Receiving the cloak of succession from Elijah, the prophet Elisha followed his mentor until that day when the whirlwind took Elijah up to heaven (2 Kings 2:1-12).  As evidence of his succession Elisha performed at the outset many of the same acts as the predecessor, including the miracle of the abundance of oil out of small beginnings, the raising from the dead the son of the Shunamite woman, and the miracle of the multiplication of the loaves.  Furthermore, like his master his miracles and ministry extended to the Gentiles.

The omission of verses 4-6 from the pericope presents a problem of narrative flow because the mention of the king reading “the letter” (v. 7) has no background.

Key Words
V. 1.  “The Lord had given victory to Syria”:  The extension of the Lord’s power already reaches beyond the boundaries of Israel by this gift of victory to a commander of a non-Israelite army.

V. 7.  ha’elōhîm ’ānî lehāmît ûlehachavôt = “Am I god, to kill and to make alive,…?”:  The view that God alone was responsible for life and death is attested several times in the Old Testament.  In the Song of Hannah both weal and woe are the responsibility of the Lord who “kills and brings to life” (1 Sam. 2:6).  Also the familiar words of Job ring out here:  “the Lord gave, and the Lord had taken away” (Job 1:21).

V. 8.  weyēda‘  kî nā_bî’ beyisrā’ēl = “that he may know there is a prophet in Israel”:  (1) The expression “that someone may know” appears in the story of the exodus (Exod. 9:14; 10:2) and in the promises of the return from Babylon (cf. Ezek. 35:9; 36:11; 37:14) as indicating that through a salvation act of the Lord others will come to know who he is.  (2) What it takes for people to know there is a prophet is among them is quite different at Ezekiel 33:33 where the Lord promises such awareness when the people ignore the prophecies.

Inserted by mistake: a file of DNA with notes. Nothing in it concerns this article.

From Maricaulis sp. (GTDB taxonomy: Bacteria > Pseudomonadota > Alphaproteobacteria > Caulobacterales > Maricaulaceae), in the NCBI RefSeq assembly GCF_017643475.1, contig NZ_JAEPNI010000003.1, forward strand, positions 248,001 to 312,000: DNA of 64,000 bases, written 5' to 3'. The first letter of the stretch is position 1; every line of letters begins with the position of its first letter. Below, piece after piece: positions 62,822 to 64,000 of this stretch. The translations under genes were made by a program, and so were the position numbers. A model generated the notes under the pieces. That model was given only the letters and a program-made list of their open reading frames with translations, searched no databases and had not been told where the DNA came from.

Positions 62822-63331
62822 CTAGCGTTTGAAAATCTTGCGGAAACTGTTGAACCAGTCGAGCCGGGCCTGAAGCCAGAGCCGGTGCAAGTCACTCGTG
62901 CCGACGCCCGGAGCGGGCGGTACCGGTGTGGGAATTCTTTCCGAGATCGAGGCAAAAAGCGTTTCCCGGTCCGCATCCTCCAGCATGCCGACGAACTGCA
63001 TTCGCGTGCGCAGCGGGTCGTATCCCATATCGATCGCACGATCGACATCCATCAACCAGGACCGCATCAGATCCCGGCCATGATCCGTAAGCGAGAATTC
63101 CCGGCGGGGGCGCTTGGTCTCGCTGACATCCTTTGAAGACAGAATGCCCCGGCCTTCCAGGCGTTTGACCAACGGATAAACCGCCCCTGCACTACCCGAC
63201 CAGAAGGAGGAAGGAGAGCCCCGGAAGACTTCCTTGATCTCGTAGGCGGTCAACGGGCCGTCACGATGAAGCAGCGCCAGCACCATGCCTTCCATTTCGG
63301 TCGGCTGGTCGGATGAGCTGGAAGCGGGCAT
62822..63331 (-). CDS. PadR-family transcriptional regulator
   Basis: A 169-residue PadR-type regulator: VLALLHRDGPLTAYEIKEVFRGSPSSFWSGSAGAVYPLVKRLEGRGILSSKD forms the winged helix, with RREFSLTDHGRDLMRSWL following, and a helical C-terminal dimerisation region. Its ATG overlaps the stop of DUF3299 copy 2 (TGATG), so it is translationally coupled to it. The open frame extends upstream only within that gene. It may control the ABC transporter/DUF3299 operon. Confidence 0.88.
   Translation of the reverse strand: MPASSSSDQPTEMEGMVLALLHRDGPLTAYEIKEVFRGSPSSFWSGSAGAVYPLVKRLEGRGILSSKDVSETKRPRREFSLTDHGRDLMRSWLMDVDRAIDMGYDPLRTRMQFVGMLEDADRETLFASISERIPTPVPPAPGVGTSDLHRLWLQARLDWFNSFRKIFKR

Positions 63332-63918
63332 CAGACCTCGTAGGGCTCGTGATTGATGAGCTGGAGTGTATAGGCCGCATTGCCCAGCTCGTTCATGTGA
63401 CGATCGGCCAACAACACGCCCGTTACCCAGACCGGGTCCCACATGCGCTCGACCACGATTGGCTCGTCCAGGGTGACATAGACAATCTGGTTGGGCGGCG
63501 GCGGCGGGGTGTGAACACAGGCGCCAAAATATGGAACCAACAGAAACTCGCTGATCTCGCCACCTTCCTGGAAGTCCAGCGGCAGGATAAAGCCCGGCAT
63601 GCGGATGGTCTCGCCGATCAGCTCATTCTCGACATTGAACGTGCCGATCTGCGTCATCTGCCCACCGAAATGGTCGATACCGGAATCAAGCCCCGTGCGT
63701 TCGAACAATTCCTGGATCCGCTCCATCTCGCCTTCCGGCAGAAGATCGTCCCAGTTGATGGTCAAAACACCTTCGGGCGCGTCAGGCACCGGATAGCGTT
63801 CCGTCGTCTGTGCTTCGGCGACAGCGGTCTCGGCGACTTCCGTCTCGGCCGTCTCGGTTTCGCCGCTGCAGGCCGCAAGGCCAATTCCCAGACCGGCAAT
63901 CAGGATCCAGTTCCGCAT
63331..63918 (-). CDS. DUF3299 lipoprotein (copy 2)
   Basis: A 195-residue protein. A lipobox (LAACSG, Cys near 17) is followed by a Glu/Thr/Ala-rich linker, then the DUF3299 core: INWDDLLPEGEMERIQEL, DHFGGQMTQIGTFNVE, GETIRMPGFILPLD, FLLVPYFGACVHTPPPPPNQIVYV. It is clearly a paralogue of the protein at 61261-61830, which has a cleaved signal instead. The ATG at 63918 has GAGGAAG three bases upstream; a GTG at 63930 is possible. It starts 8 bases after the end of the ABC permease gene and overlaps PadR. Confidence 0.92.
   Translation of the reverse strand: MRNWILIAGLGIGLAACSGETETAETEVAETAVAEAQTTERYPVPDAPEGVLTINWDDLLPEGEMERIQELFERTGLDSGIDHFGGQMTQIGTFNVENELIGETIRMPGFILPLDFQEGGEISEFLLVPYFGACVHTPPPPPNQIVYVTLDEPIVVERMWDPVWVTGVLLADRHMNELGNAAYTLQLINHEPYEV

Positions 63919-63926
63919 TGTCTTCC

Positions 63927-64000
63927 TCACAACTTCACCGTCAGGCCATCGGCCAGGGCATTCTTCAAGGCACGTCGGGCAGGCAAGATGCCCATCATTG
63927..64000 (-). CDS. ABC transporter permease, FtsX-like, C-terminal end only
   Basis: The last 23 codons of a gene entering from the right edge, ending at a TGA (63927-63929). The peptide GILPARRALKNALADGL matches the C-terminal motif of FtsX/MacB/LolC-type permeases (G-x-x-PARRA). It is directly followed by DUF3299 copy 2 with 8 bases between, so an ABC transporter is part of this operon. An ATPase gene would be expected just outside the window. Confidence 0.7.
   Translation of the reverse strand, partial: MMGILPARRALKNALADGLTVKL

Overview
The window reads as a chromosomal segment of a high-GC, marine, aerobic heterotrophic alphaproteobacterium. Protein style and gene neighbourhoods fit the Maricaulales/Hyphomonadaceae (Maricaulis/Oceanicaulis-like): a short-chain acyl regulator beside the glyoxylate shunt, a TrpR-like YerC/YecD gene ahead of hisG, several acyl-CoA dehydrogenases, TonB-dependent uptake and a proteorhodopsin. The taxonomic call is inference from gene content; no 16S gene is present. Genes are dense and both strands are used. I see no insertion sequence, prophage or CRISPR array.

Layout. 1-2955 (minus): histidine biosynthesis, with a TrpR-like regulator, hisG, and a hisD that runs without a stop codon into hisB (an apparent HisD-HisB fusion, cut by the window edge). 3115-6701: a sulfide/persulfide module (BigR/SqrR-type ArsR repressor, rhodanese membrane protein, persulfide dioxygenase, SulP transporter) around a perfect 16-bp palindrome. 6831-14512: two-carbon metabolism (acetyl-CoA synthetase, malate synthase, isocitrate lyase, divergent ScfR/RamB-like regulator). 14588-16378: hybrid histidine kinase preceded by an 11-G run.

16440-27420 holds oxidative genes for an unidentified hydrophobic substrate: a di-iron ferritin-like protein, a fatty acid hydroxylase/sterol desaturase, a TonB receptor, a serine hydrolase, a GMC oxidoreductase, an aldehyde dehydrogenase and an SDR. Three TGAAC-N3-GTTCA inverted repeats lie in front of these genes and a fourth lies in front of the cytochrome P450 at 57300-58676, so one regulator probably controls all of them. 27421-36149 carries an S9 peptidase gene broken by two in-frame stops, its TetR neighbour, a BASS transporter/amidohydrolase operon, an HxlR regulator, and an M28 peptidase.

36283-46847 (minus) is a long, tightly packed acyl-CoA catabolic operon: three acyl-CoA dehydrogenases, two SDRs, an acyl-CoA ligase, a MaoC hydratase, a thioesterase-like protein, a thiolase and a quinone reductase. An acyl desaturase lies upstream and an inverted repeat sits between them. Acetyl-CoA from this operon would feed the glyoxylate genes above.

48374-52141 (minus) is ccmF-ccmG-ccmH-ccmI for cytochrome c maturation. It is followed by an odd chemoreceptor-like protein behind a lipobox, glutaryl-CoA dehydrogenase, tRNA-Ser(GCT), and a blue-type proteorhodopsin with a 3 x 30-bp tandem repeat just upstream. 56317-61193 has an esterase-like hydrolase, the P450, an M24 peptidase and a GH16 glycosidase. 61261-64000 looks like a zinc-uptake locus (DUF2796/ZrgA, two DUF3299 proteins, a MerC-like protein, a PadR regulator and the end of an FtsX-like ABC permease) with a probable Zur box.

V. 14. “according to the word of the man of God”: The effectiveness of God’s word in accomplishing what it says is a key theological concept in the Deuteronomistic History (Joshua through 2 Kings). Significant is the use of a similar expression in the miracle that Elijah performed in raising from the dead the son of the Zarephath widow (1 Kings 17:24).

V. 15. hinnēh-nā’ yāda‘tî kî ’ên ’elōhîm bekōl hā’ārets kî ’im-beyisrā’ēl = “Behold, now I know that there is no God in all the earth but in Israel”: The confession of Naaman goes beyond the desire and promise of  Elisha in v. 8.  The knowledge of the Lord by people outside Israel serves as the motive for many divine actions in the OT: see, e.g., Exod. 14:18; Isa. 45:5-6; Ezek. 37:28.